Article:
Returning home to rebuild Igbo people and family

My Igbo people are a resilient people, troubled continuously since the era of written history. We have been pushed, and have lurched into series of calamities. A group with a weaker culture would have died and become extinct. Igboland was the epicenter of Slave raids. 18% to 25% of persons smuggled from Africa are believed to have some connections to Igbos. Has anyone looked at the effects of the slave raids on culture and society? Well, no serious study has been done, but trust me that life became brutish, nasty and short. It was either kill or be killed. Inevitably society decayed. After Slavery, Britain imposed war on Igbos, for 24 years, and as a highly egalitarian and decentralized society they had to conquer virtually every community, one after the other. Has any one examined what this meant? Unlike the Yoruba, Hausa-Fulani societies, which had, and still have highly centralized monarchies which gave up once the centers collapsed, which left the societies largely intact, the British destroyed every Igbo community/clan/family, because each community was independent, and almost all challenged the British. From this, Igbos were subjected to colonization, which led to loss of culture, history and religion. The colonial agents taught Igbos who came under their direct tutelage about their own heroes, and not about Igbos own heroes like some of my ancestors whom I will discuss soon.

Eze Anya Ezughu my great-grandfather was obi of Egbema, Ozubulu. In this capacity he was one of the judge-leaders. He was also an nze. He was in addition one of the wealthiest people in our locality in his time. His lands were so extensive that you would not see the ends of his holdings. His nazirite name reflected his wealth. He gathered many of the weak, Levites, temple servants, run away slaves, settled them on his lands, and they all became his children. Today, relics of obi Ilona/Udoji (our homestead) remind me of the ruins of the Temple in Jerusalem. Also of relics of ancient Rome and Greece.

My grandfather, Eze Ofido, whom my mother attested that he feared God to the extent that he never uttered a lie. My father Joseph, was nicknamed ‘Clean man’ in Nigeria Ports Authority because he abhorred taking of bribes. My grandmother Nwazuonu fed the poor every day. We weren’t taught about people like this, but about heroes and holy people of the colonialists.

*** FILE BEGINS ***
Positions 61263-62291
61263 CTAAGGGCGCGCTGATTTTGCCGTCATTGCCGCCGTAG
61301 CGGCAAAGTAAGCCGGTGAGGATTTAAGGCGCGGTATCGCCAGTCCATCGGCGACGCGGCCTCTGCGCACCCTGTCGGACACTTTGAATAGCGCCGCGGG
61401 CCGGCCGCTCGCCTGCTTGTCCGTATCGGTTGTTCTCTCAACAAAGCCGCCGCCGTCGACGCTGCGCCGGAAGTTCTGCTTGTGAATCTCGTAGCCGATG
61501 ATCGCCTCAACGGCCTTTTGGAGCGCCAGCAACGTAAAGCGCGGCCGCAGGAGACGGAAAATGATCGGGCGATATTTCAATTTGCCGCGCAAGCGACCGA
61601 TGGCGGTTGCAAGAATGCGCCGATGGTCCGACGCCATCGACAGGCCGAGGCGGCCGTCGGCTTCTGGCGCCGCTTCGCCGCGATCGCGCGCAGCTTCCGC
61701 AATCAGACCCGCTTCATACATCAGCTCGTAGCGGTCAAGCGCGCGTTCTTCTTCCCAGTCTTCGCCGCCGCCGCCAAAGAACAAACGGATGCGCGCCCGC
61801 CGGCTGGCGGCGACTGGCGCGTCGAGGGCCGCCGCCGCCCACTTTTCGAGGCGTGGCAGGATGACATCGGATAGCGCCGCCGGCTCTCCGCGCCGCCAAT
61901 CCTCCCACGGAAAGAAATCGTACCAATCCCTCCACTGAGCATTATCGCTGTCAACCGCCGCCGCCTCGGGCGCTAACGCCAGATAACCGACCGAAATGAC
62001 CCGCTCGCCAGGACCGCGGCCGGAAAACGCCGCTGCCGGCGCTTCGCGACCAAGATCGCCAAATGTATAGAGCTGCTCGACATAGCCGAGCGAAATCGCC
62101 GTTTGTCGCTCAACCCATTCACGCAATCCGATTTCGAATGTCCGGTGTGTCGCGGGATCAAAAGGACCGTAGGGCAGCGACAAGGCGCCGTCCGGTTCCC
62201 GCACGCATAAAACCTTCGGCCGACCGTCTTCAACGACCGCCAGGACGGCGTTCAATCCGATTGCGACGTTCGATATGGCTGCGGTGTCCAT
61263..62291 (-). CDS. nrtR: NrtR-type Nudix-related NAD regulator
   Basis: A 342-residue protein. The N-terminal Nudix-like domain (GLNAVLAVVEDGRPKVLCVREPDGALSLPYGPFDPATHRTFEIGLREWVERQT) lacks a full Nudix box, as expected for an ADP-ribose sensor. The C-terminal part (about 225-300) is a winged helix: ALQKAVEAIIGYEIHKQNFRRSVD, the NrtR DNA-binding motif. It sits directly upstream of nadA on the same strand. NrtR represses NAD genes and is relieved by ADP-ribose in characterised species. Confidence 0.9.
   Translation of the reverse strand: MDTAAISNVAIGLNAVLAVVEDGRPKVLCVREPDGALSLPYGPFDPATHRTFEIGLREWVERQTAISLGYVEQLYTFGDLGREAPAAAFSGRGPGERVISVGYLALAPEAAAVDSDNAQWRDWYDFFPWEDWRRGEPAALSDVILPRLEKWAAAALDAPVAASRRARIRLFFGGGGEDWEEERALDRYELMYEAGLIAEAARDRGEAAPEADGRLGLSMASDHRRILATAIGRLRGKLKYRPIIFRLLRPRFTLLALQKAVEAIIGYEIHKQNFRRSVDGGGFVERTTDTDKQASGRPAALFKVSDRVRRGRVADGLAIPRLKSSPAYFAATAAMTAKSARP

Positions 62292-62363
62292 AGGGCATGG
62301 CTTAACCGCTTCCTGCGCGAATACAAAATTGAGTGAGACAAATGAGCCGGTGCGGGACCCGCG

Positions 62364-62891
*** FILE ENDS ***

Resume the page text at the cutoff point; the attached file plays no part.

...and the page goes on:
After colonialism, the tragedy in Biafra descended on the same Igbos. Do you know what is genocide? We survived it! Yes, my history is part of Igbo history, but what our colonizers taught our fathers was that Igbos were barbaric pagans, whom they brought light to and saved. A people with such a glittering history believed that they were worthless, and began to feel worthless. Igbo future was virtually destroyed this with infiltration of ideas like this into the Igbo mind and religion.

Having said all the above I’ll end by stating: I cannot wait to finish my studies in the United States, go back to Anambra State, Igboland, Nigeria, and contribute to rebuilding my family and people. As one of those in line to be obi of Egbema of Ozubulu I should not be far from Ozubulu. I came to the US, to engage with Religious Studies.

About the Author
Remy Ilona, is a PhD candidate at the University of California, Riverside, where he also functions as a teaching assistant. He is also the secretary-general of Hebrew-Igbo people, an Igbo socio-cultural organization. He is also an author of 10 books. He is of Ibo or Igbo extraction, and a lawyer by training, as well as a historian of the Ibo. He is among the leaders shepherding the Ibos re-emerging Judaism.
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